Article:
This photograph has not been color corrected at all. This is, in fact, what the atmosphere in and above the canyon looked like! Fortuitously, later that evening as we sat around in camp, we saw a flash in the sky and heard thunder… and before long light rains arrived and continued into the next afternoon.
Gilia buds opening on a rainy day, Death Valley National Park
This is going to be a sort of hybrid post, covering two subjects and out of phase with my normal daily photograph posts. Think of it as a bonus post—a photograph and an informal report on Death Valley National Park wildflowers. The description of this photograph follows the report on Death Valley wildflower conditions.
By now it is no longer news that California and other parts of the west are in the throes of a very serious drought. The situation is especially serious in California, which is now experiencing the worst in a series of three below-normal precipitation years. Many parts of the state are experiencing what have been described as historic drought conditions. The situation remains critical—and many of us are worried about the upcoming wildfire season—though recent March and early April rains brought a bit of relief.
All spring I have been hearing that the drought would make this a poor year for desert wildflowers in Death Valley. However, I knew that Death Valley had experienced some rain events in the past few months and that desert plants are quite opportunistic, often quickly blooming in response to moisture. I know Death Valley fairly well, though I’m no expert on wildflowers. However, I had a hunch that we might be surprised by how the wildflower season would play out.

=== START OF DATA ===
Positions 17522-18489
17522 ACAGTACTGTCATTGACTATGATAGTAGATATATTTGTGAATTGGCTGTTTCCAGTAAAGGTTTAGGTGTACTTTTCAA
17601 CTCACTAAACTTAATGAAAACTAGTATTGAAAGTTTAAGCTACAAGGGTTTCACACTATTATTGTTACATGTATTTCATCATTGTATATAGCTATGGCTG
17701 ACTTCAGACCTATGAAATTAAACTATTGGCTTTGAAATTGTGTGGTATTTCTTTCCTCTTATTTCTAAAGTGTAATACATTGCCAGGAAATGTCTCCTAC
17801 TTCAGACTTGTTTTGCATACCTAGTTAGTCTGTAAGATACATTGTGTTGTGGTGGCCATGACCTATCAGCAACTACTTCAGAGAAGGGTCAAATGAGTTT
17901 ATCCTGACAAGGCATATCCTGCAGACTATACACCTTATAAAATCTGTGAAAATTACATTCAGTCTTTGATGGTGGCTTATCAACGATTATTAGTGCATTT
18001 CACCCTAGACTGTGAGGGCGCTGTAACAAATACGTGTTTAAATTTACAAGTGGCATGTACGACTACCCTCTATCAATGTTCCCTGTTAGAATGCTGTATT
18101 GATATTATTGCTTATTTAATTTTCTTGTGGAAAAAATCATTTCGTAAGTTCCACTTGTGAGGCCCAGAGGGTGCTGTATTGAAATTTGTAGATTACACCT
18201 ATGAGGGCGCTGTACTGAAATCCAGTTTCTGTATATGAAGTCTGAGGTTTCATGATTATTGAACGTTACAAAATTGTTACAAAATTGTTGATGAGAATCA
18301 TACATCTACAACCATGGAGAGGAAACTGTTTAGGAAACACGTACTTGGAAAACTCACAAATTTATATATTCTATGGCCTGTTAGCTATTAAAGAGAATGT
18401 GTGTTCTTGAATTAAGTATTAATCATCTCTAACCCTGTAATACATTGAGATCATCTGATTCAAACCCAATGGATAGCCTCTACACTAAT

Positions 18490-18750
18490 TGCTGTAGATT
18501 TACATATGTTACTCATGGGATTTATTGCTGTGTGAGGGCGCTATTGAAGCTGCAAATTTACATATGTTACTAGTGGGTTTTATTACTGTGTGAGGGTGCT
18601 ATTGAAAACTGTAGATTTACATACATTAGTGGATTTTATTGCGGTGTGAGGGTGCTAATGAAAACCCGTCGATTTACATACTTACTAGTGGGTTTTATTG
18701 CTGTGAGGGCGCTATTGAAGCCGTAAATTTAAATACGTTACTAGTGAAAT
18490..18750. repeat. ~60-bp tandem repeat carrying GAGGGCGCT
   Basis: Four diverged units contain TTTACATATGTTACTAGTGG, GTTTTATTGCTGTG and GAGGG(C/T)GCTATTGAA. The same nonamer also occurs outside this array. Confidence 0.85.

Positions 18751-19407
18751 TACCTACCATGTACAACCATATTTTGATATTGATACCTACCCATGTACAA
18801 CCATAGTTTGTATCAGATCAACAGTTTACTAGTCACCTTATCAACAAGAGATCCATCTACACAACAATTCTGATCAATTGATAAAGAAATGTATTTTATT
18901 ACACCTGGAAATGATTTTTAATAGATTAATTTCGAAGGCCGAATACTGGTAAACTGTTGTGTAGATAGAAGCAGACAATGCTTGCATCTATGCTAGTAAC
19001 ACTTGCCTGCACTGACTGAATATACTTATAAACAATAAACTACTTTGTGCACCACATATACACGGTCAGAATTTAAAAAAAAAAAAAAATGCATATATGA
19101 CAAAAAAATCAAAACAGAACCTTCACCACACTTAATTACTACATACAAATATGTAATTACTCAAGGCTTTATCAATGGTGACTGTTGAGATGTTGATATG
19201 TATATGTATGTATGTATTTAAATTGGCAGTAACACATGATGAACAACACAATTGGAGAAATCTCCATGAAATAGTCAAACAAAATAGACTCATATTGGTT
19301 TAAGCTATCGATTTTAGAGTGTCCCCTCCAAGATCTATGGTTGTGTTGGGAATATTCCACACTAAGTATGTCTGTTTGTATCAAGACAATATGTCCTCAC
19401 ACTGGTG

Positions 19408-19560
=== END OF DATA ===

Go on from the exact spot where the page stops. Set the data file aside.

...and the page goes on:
We visited the park for several days right around the beginning of April. Even before we arrived, we saw a decent number of wildflowers as we drove across other desert areas on the way to the park. It seemed like plants were acting in the opportunistic manner I describe above and quickly sprouting up and blooming in response to recent rains. As we entered the park and crossed Towne Pass we (especially my wife, who is passionate about photographing the “small things”) began to notice a lot of wildflowers in many places, including whole beds of colorful flowers in many places along this drive. While we did not see the tremendous blooms on the Valley floor that can occasionally occur, once we got up into higher country we saw flowers everywhere, at least when we slowed down and looked. There was more rain and snow during our visit, and the additional moisture is bound to encourage other plants and flowers to grow.
I just saw a report at the Desert USA website (which names the flowers in ways that I cannot hope to do) confirming what we saw—that there is actually a substantial bloom of desert wildflowers in many places. If you have the opportunity to head out that way soon, do so!
About the Photograph
Believe it or not, it was snowing lightly when I made this photograph! We began our day by driving on gravel roads before sunrise to reach a high location in the Panamint Range from which we planned to photograph at sunrise. The sunrise photography turned out to be a challenge, as it was cloudy at first light and the clouds only increased as the sunrise progressed. Soon we began to notice snow falling on nearby peaks, though it did not fall where we were until after we moved on. Later, in a less exposed location but with temperatures in the low thirties, we encountered our first very light snowfall, and we could see that it was snowing more heavily on the peaks and ridges around us.